Under the Guise of Protecting Religion, Alaska State House Passes Law That Will Likely Target Christians

(Photo of church candles by Pascal Müller on Unsplash)

The phrase “the Devil’s in the details” is mean to urge caution, particularly when passing laws that create stiff penalties under the guise of some laudable goal. The laudable goal in this case is the protection of religious property. Unfortunately, the political incentives in Juneau in 2024 frequently encourage lawmakers to cast votes based on how liberal media outlets are likely to portray a new law, rather than the details of the law itself, where the Devil may actually be hiding.

House Bill 238, sponsored by Rep. Andy Josephson (D-Anchorage), is a current and particularly frightening example of this. House Bill 238 has the stiff penalties of a hate crimes law, but without the safeguards that might be expected to prevent such laws from being abused. Given our current political environment, we can have every confidence that this law will be used to persecute Christians.

The bill has been marketed as a property rights bill, but only for “religious” property. That is a red flag.

During debate, legislators supporting the bill loudly announced that it will be used to protect the “Satanic Temple” and “Mosques”. That is a second red flag.

As passed by the house, the bill makes it a felony to “deface, damage, or desecrate” any property that is used “by a religious organization” or “for any religious purpose”.

A competing version of the bill in the senate would likewise make it a felony to “deface or damage” any property that has “religious significance” and is “displayed for educational purposes” or used by a religious organization.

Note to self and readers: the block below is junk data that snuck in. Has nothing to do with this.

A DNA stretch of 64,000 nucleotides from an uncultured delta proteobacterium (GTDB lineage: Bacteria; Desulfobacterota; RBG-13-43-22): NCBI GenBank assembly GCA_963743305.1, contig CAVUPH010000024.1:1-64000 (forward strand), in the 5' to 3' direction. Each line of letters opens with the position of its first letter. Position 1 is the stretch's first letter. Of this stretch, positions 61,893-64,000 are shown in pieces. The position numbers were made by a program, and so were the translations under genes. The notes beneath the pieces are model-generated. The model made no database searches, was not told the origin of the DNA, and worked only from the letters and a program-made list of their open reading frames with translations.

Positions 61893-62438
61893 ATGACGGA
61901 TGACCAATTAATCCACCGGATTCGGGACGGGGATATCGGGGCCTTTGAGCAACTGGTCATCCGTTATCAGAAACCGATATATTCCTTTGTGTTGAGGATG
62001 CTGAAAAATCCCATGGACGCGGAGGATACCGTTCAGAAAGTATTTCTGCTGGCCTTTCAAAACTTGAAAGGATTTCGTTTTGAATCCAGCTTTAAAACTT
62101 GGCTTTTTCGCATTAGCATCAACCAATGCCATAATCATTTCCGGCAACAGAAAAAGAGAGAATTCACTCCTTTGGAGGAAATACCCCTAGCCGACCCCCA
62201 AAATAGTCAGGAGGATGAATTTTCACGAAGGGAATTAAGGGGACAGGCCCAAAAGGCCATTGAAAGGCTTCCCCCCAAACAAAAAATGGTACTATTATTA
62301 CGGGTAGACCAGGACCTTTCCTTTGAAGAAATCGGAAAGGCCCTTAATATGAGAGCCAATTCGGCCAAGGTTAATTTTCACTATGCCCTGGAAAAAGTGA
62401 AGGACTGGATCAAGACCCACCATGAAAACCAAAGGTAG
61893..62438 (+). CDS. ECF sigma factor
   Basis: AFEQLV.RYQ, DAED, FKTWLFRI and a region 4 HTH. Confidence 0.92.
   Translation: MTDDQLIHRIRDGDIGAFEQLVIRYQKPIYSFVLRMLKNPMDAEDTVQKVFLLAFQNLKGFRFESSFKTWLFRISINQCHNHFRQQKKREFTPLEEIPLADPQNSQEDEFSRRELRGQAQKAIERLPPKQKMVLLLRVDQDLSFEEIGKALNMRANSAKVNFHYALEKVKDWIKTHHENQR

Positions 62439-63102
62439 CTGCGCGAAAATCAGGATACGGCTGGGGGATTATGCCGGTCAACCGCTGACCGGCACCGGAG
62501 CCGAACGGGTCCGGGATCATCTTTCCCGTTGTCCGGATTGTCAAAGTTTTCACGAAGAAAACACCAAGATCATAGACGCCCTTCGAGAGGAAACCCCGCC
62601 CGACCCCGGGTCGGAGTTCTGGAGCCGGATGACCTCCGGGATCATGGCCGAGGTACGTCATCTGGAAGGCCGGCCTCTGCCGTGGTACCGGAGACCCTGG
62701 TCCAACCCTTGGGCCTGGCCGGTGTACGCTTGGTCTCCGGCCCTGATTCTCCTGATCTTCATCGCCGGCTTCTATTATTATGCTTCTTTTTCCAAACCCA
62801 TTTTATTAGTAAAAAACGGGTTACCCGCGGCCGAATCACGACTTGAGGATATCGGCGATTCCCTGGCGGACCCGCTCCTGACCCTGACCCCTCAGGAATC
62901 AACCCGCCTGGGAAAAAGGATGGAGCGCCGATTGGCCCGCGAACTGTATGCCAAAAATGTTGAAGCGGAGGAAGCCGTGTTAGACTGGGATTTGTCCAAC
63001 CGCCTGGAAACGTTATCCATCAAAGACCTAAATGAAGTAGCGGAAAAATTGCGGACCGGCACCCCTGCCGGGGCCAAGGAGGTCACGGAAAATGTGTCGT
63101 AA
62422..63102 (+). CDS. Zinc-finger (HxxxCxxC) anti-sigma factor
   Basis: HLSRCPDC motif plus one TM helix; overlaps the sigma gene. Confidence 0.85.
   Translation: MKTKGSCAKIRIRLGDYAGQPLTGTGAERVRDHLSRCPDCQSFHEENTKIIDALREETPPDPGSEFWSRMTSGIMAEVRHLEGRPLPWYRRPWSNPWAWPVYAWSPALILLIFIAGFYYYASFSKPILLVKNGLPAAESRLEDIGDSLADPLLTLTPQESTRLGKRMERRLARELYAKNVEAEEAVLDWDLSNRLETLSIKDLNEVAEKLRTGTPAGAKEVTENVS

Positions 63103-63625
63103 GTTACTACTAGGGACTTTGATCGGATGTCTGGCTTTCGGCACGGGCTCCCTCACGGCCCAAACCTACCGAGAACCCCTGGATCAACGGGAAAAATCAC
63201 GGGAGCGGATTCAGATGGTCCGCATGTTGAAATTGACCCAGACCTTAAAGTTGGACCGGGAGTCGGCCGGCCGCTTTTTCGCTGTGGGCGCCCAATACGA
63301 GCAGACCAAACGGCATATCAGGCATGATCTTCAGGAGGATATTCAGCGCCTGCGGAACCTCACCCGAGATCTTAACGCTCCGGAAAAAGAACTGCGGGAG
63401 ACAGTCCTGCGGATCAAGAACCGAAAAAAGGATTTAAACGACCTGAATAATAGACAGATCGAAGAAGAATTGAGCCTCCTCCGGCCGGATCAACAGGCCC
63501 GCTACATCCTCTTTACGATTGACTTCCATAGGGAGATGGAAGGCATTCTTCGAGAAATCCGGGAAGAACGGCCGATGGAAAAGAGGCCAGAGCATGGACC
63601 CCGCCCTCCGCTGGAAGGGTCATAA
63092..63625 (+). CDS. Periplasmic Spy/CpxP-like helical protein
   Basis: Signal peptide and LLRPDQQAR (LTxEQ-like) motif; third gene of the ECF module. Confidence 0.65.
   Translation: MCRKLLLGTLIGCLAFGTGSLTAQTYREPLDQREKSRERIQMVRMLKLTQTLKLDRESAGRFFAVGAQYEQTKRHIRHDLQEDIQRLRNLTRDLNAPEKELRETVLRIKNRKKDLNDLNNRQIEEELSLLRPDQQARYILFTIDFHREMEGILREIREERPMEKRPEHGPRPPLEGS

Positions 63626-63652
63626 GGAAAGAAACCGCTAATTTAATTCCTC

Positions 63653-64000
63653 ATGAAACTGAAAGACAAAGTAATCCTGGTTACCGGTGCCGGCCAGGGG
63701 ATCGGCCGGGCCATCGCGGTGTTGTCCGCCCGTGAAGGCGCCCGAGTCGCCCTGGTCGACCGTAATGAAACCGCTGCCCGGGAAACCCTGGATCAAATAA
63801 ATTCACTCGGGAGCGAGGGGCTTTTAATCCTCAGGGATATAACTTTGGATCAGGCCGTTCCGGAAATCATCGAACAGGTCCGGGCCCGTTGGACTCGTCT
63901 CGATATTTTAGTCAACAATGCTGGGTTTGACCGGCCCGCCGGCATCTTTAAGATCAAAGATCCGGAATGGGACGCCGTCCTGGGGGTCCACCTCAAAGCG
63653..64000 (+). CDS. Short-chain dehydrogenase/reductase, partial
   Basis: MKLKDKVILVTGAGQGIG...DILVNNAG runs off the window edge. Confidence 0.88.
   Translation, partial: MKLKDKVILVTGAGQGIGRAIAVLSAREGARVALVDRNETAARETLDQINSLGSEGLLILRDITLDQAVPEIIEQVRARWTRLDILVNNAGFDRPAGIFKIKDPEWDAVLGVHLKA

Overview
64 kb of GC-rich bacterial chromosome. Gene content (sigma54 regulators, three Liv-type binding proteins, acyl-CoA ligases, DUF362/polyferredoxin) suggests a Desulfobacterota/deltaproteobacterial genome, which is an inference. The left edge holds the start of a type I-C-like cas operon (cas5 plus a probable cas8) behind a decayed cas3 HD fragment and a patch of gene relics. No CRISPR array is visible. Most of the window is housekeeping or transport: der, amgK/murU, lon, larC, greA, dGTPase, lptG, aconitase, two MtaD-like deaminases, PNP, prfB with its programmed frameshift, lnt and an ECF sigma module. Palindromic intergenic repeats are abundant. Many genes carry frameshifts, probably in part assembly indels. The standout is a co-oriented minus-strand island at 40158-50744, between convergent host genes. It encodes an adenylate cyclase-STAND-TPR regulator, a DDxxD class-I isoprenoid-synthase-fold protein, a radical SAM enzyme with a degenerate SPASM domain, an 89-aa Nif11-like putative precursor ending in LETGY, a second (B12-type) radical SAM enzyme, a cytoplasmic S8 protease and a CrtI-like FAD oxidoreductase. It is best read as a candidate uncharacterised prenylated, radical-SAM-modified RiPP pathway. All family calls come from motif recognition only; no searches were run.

A Christian veteran damaged a pagan idol to Satan in the Iowa State Capitol and was charged with a hate crime earlier this year. This bill would establish similar penalties here in Alaska.

If convicted, an individual would be looking at up to five years in prison, up to a $50,000 fine, and would lose their right to possess firearms for life. As a felon, it would also be illegal for any family members living with them to possess firearms in the home.

Normally, hate crimes bill such as this require that the crime be committed intentionally. However, the writers of this bill thought that was too high a standard for prosecutors to have to prove, and so they opted for the lesser “knowing” standard instead.

This bill effectively grants broad discretion to prosecutors over who will be charged under these new crimes.

Under the version of the bill passed in the house, you can now be guilty of a felony for merely damaging property, even if the property is only slightly damaged, and even if you had no intention of committing a hate crime or of targeting a religious organization.

The author of the bill had to exempt employees of religious organizations for accidentally causing damage under the bill because he set the threshold for prosecution lower than “intentionally”. As the legislature’s attorneys confirmed, there is no such exemption in the bill for volunteers, or members of the public.

We have been fighting and stopping hate crime bills like this for years. Who knew that all you needed to do was change the marketing, call it a “religious protection” bill and Republican legislators would immediately jump on board to pass it?

With enactment of this bill into law it becomes a felony to “desecrate” any property “used for any religious purpose”.

If you thought it was bad when they made it illegal to refuse to bake a cake for a wedding, this is so much worse.